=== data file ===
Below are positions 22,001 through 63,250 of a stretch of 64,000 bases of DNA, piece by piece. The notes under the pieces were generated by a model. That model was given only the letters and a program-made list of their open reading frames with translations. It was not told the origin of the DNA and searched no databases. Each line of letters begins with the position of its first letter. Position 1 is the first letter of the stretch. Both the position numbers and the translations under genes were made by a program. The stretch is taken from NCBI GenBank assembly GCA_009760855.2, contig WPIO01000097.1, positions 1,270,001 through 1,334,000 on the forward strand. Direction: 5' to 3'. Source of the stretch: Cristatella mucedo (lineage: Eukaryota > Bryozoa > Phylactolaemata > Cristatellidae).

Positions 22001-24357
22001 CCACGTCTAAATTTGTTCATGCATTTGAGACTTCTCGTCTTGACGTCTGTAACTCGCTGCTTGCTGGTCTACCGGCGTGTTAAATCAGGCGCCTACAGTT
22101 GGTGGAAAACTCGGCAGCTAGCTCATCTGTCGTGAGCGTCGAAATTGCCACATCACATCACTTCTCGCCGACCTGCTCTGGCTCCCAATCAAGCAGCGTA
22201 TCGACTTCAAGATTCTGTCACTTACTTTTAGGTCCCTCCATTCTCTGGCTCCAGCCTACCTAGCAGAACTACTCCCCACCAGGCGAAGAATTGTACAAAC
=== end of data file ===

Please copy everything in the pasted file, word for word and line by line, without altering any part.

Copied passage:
Below are positions 22,001 through 63,250 of a stretch of 64,000 bases of DNA, piece by piece. The notes under the pieces were generated by a model. That model was given only the letters and a program-made list of their open reading frames with translations. It was not told the origin of the DNA and searched no databases. Each line of letters begins with the position of its first letter. Position 1 is the first letter of the stretch. Both the position numbers and the translations under genes were made by a program. The stretch is taken from NCBI GenBank assembly GCA_009760855.2, contig WPIO01000097.1, positions 1,270,001 through 1,334,000 on the forward strand. Direction: 5' to 3'. Source of the stretch: Cristatella mucedo (lineage: Eukaryota > Bryozoa > Phylactolaemata > Cristatellidae).

Positions 22001-24357
22001 CCACGTCTAAATTTGTTCATGCATTTGAGACTTCTCGTCTTGACGTCTGTAACTCGCTGCTTGCTGGTCTACCGGCGTGTTAAATCAGGCGCCTACAGTT
22101 GGTGGAAAACTCGGCAGCTAGCTCATCTGTCGTGAGCGTCGAAATTGCCACATCACATCACTTCTCGCCGACCTGCTCTGGCTCCCAATCAAGCAGCGTA
22201 TCGACTTCAAGATTCTGTCACTTACTTTTAGGTCCCTCCATTCTCTGGCTCCAGCCTACCTAGCAGAACTACTCCCCACCAGGCGAAGAATTGTACAAAC